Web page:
The Book Owl: We All Looked Up by Tommy Wallach (4/5 stars)

Colleen Kelly

It’s nearly summer vacation, and this book has me in the mood for it. “We All Looked Up” is Wallach’s debut Young Adult Contemporary novel centering around a group of teenagers concerned about what comes next after high school. That, and a massive asteroid named Ardor, which has a 66.6% chance of hitting Earth in two months. Easy-peasy. We follow four different perspectives through Peter, Eliza, Anita and Andy as they countdown to the possible end of the world when their young lives are supposed to be beginning.

The protagonists are the embodiments of high school stereotypes -a jock, artist, nerd and slacker, respectively- but prove to be much more three-dimensional when they are forced to take a long, uncomfortable look at themselves as the clock counts down. They aren’t children, so they can appreciate the weightiness of their situation, but they aren’t adults yet either, and haven’t had the time experience much of life. And that’s part of why this novel is so exceptionally sad, that these teens are more than likely going to have their futures taken away from them and they are powerless to stop it. But at the same time, it’s interesting to see the choices they each make in the wake of accepting their mortality. Not all of them necessarily liked where their futures were heading and decide to exert whatever control they can now. These are four very flawed human beings, and we see them each crack wide open, which I loved, but I didn’t care about all of them either. It would be dull to feel for everyone and have no conflict as a reader, but Peter’s entire story left me apathetic. I didn’t like or hate him, there was just too severe of a disconnect for me.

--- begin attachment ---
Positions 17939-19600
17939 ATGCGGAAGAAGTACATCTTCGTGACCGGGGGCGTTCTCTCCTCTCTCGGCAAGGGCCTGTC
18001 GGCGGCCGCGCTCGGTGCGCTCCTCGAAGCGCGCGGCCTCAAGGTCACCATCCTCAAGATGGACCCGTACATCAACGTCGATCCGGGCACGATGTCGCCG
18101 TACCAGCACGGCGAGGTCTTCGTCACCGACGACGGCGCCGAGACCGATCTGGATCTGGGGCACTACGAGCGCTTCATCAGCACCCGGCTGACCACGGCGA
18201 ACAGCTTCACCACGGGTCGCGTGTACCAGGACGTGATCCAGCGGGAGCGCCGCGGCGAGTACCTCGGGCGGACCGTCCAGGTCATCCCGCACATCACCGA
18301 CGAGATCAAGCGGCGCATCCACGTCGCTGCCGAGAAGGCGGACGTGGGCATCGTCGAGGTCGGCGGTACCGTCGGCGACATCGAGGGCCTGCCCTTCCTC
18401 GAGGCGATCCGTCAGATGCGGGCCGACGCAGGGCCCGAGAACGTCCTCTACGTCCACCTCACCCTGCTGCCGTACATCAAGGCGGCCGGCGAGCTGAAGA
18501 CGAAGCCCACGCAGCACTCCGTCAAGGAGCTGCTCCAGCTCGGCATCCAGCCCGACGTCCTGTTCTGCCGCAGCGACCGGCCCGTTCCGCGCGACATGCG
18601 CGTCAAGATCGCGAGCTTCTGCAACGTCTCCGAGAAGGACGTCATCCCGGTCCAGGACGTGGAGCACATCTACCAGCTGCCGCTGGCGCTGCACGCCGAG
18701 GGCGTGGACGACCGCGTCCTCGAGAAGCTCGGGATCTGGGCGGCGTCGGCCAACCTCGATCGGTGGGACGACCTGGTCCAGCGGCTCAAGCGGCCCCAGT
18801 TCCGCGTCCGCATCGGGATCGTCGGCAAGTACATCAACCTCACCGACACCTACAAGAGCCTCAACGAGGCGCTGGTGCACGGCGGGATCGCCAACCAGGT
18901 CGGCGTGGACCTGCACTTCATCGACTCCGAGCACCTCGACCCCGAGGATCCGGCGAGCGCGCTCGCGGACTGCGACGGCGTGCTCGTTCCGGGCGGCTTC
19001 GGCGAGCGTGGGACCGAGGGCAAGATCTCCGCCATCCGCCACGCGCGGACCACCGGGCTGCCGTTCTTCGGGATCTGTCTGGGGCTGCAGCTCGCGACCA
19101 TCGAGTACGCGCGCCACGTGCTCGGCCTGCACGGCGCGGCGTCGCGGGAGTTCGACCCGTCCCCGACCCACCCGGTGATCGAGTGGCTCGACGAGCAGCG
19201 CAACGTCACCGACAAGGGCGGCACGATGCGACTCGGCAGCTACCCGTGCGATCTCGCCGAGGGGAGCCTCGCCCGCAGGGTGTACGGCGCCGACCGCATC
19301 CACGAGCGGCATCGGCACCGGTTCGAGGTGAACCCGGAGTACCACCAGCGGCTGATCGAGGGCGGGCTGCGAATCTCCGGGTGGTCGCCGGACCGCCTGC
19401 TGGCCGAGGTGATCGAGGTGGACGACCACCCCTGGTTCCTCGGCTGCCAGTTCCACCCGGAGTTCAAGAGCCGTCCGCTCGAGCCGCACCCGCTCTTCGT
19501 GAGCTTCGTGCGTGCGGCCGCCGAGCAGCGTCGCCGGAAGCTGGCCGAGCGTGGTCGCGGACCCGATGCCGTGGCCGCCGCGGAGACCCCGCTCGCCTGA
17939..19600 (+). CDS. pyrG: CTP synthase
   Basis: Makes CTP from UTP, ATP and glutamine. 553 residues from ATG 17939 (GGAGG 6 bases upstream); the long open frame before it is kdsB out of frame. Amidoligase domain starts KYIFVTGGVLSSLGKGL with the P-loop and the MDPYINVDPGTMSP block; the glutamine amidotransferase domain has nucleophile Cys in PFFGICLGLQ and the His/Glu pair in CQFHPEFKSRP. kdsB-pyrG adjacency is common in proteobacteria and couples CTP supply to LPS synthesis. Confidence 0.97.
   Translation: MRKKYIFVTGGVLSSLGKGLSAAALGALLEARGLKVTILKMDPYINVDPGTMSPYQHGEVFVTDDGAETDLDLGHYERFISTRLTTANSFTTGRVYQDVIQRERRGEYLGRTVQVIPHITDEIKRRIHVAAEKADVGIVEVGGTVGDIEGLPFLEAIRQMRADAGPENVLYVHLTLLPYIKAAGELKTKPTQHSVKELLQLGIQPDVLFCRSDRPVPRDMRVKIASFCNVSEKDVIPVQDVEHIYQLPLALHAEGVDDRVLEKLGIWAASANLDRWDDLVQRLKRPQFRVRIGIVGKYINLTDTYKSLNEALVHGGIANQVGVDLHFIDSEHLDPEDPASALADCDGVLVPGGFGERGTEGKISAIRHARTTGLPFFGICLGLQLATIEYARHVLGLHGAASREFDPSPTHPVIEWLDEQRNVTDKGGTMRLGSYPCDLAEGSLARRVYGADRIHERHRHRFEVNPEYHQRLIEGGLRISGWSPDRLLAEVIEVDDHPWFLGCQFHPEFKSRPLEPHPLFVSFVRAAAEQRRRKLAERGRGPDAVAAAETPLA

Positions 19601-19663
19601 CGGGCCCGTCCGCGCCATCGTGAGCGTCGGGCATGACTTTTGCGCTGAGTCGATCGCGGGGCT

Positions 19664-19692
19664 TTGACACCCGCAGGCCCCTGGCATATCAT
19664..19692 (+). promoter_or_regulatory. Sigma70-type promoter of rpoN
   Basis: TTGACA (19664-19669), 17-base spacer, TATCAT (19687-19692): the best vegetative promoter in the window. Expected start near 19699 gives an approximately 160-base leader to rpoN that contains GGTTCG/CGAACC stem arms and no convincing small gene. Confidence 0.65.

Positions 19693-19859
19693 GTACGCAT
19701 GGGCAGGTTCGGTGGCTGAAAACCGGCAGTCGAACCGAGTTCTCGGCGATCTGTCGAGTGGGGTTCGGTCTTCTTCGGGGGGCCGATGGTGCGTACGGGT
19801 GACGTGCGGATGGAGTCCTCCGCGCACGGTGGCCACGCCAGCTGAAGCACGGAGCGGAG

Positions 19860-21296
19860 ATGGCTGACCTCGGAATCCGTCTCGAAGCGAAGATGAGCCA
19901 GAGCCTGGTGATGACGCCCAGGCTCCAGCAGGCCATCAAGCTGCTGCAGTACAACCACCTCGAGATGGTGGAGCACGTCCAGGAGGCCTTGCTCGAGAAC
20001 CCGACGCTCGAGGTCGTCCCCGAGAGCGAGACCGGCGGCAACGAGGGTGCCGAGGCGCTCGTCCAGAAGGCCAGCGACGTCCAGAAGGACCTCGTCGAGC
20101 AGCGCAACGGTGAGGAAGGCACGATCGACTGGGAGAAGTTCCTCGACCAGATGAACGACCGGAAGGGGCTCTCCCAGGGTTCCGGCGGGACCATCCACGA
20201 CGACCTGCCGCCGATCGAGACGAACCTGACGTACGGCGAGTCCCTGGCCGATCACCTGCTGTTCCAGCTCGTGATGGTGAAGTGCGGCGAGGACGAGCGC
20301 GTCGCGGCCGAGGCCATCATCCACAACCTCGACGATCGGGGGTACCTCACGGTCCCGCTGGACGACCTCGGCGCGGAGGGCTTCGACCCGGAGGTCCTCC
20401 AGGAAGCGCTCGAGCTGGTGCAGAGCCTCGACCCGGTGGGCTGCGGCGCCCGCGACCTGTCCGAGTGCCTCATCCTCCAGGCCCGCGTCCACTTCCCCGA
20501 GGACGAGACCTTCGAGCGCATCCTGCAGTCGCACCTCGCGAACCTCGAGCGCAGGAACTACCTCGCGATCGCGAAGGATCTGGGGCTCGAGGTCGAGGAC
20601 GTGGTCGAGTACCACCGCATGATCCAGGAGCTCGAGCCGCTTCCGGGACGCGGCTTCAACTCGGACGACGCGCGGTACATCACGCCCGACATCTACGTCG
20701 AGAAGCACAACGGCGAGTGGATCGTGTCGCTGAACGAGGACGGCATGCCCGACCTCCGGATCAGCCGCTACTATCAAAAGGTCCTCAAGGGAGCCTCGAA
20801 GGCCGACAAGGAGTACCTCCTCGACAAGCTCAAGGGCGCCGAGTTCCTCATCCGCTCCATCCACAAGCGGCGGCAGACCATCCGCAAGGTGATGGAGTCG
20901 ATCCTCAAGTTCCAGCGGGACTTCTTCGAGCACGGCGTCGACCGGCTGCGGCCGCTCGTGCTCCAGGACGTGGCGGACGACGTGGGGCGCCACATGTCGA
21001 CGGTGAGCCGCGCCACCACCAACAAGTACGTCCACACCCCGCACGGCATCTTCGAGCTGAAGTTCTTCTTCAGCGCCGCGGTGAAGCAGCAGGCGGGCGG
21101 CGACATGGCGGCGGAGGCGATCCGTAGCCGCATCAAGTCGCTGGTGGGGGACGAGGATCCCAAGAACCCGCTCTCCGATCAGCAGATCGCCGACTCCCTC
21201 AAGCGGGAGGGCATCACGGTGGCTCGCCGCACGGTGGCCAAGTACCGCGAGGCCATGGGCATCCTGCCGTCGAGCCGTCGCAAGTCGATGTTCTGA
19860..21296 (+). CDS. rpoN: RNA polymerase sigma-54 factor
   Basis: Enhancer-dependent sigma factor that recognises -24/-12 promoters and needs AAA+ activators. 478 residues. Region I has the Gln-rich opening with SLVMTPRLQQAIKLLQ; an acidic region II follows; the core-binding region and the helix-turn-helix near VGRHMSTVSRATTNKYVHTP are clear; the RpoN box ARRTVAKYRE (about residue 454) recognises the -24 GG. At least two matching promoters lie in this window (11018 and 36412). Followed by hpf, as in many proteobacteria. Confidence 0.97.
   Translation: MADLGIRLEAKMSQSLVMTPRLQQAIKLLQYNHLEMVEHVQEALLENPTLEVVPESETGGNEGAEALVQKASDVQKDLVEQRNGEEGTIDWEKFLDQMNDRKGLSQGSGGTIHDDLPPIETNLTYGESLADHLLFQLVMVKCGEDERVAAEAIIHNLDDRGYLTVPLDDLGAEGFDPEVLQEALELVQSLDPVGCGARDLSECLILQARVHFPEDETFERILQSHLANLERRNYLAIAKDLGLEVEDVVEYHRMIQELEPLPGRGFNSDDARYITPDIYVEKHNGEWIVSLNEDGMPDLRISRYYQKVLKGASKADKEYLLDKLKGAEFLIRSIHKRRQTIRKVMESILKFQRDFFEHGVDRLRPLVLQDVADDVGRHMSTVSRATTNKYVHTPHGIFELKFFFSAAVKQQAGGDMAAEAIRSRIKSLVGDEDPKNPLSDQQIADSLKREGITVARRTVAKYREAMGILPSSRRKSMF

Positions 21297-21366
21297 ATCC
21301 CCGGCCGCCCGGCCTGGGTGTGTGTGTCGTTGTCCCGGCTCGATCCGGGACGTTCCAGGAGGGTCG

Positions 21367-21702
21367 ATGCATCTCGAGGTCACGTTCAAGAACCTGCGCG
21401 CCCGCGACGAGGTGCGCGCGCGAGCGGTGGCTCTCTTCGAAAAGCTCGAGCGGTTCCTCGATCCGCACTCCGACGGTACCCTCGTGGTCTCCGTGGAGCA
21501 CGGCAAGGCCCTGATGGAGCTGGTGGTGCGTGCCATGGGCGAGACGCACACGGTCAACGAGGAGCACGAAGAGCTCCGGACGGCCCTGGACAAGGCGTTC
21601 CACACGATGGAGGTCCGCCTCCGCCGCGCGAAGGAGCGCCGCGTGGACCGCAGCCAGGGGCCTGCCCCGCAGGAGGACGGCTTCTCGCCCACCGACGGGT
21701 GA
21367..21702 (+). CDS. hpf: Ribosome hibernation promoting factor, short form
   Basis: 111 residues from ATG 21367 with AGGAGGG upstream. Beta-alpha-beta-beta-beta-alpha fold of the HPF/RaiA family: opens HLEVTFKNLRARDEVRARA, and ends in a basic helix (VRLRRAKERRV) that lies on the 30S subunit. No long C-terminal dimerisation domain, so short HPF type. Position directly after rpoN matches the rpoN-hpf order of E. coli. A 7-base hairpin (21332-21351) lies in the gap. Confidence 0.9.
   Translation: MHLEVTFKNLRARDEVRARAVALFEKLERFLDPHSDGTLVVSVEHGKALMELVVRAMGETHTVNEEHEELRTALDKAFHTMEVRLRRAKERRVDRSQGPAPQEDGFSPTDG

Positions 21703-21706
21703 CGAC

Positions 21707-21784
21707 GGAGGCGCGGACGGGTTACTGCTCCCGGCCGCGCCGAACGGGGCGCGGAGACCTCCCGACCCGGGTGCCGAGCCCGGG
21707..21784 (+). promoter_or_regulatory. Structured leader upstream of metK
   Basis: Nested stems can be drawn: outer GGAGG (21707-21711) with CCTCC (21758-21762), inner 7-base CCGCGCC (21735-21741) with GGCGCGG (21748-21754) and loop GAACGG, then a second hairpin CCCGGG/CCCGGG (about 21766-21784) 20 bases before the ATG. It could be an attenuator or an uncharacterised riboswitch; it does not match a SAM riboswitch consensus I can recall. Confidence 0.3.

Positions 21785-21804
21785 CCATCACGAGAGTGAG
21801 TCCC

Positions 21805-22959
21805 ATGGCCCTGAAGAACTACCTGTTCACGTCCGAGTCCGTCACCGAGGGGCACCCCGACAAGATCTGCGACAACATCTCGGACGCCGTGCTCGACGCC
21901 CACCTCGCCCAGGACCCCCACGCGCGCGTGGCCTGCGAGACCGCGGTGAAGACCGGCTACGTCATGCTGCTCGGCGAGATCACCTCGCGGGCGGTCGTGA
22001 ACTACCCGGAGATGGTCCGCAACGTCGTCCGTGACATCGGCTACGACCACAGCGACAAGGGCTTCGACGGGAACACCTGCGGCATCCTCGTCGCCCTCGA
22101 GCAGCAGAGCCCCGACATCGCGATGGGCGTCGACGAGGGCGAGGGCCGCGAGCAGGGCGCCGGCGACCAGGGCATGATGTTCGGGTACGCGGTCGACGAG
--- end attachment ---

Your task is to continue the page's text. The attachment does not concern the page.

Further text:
The progression of society in this story was eerily believable. The President chooses to be honest and acknowledge the likelihood of this being the end, and the country takes its time to let that truly sink it. It’s a slow burn watching society unhinge and characters unravel, and it is so fascinating watching the denial and blank shock give way to hysteria and anarchy as times is running out. This novel feels more like a sociological exploration and character study than the cliched end of the world story I was anticipating. It’s like an apocalyptic, more broadly scoped “Breakfast Club”, if anything.

This isn’t anyone’s first time reading a story pondering Life’s Great Questions, but it is a fresh, well-written story with a cool premise. Not every character’s revelations will speak to you, but a majority of them definitely will. This isn’t a sappy contemporary about life and love, nor is it an action-packed thrill ride about saving the world. At its core, this novel is about hope, and how we keep it alive. “We All Looked Up” forces you to examine your life and your choices, and asks you this: In the wake of Armageddon, are you happy with yourself?

Verdict: 4/5 stars